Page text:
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5-10mb a ballpark figure? It's not even a bullpen figure.

Good to hear it's not a hard limit, but what is being proposed here isn't een in the same league of CMMODs. I've heard the argument against BFC supporting COG, I understand it, and I think it's the lesser of two 'evils' by a wide margin.

Right now I'd favour just about anything above this restrictive variant. Why not a forum section dedicated to modification, with Filefront or Megaupload links? If it's good enough for porn, it's good enough for mods. :D

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For instance, the first month at $5, I can be a refresh monkey and get everything on the site, why come back for the second month?

Because some new mods are out in month two that were not available in month one?

We won't want to get into the whole recurring billing thing. It will remain a one-off purchase for sure.

Martin

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It will, because there is a one file minimum, regardless of size.

Well that answers that concern, perhaps this should be edited into Moons original post.

I for one really don't mind ads, sure their annoying and obtrusive, but it's a necessary evil in my eyes. I wouldn't mind it being implemented in some way.

But I like what I'm hearing, this isn't a good thing, it's a great thing. Also been a long time coming too. So yes, I'm all for it, full steam ahead.

As for the name, let's not go with usual names like Filefront, FilePlanet, FileShack, etc. How about something more in tune with BFs military themed games and crowd.

How about:

BattleFronts War Toys Warehouse bfwartoys.com

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While I can certainly understand and appreciate the desire to centralize archives for not only the older CM games, but for all of BFC's line of games, what do I tell my members? Will players that remain faithful to the older CM games want to go through rating and commenting on all those scenarios again?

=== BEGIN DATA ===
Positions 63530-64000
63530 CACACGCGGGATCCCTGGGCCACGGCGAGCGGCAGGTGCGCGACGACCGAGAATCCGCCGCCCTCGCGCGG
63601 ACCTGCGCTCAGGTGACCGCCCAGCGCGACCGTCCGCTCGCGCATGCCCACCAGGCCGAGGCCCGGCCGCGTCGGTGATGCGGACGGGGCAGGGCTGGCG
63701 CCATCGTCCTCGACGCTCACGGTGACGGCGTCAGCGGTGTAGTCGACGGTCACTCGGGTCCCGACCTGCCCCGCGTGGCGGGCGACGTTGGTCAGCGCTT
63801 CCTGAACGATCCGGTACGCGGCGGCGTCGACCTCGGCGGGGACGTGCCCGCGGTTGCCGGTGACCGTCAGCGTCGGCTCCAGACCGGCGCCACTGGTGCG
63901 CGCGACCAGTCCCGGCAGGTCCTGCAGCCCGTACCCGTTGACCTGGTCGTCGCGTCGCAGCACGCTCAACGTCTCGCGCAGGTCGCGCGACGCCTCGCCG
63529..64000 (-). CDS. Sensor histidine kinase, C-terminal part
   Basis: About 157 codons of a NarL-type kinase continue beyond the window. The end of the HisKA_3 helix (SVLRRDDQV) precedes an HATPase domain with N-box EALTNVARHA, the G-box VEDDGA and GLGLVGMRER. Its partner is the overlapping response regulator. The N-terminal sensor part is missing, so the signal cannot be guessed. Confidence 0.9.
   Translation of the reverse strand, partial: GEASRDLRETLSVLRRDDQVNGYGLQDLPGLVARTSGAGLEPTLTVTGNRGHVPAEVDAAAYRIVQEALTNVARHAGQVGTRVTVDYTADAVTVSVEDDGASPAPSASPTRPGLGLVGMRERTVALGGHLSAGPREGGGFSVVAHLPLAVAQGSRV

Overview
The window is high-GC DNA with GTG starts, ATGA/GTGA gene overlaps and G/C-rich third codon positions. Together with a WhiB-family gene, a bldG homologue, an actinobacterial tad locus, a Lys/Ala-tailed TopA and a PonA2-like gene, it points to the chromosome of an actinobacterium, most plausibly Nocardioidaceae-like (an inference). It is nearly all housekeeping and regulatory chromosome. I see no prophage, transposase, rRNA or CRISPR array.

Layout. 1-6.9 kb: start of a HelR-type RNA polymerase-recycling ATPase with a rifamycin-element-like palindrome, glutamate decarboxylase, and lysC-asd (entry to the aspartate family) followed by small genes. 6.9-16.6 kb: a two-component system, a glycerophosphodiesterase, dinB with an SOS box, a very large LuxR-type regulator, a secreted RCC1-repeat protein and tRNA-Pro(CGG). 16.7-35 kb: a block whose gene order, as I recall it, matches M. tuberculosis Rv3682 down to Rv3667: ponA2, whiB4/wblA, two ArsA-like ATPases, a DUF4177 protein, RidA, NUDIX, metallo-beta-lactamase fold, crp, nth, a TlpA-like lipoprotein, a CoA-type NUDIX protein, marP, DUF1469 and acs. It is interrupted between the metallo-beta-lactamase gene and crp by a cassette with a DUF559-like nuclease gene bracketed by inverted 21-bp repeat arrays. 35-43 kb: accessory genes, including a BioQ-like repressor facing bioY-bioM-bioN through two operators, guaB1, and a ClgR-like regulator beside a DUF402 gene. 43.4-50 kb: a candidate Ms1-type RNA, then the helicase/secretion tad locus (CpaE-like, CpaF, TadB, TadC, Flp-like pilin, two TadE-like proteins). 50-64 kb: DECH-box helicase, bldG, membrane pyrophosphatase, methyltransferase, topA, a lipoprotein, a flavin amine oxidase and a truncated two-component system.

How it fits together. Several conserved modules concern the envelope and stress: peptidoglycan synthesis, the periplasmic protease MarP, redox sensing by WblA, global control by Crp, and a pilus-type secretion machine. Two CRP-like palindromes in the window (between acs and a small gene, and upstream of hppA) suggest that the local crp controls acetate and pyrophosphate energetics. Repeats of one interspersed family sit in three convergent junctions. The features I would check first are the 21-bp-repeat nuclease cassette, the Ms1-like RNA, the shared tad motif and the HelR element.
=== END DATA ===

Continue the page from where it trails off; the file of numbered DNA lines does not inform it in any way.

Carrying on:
Why should they? We're certainly not expecting them to.

What about the playtesting of scenarios? Will there be no restrictions on who uploads what so you don't know if you're getting a severly crippled scenario or one that is fairly balanced? Where would this leave CMx1 players - will this in effect finally phase out those games?

I don't follow how you come from one to the other? Why would a file depot "phase out those games"?

The use of the depot is going to be unmoderated and entirely "as is". This means that you will find "crippled or unbalanced scenarios" sooner or later, yes. There will be a rudimentary comments and ratings feature, but certainly nothing in-depth. A very good argument for people to continue using your site!

I'm not saying that my and other sites like mine sustain those games, but there's years of data that has been gathered and stored that will be lost should our sites shut down.

Why should they? Our service is meant to be in addition to whatever is out there. Like you say yourself, there is a good point in offering such a depot for all Battlefront games, and that's the main point here. Not to compete with the already existing sites.

Why not a forum section dedicated to modification, with Filefront or Megaupload links?

Well, we already have that. Go ahead and use it. :P

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PS. GJK, what is your site that you're referring to? Have you submitted it to the Weblinks section already? I'll be happy to offer links to other file, scenario and mod depots from our central repository. Again, we don't want to compete with what's out there but to complement it, and to help the modding and scenario/map making guys out there to spread their stuff.

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I guess I'll just have to monitor activity on my sites after yours is launched to see if it is feasible to continue financing and running mine and I guess that CoH and Gautrek and others will be forced to do the same.

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PS. GJK, what is your site that you're referring to? Have you submitted it to the Weblinks section already? I'll be happy to offer links to other file, scenario and mod depots from our central repository. Again, we don't want to compete with what's out there but to complement it, and to help the modding and scenario/map making guys out there to spread their stuff.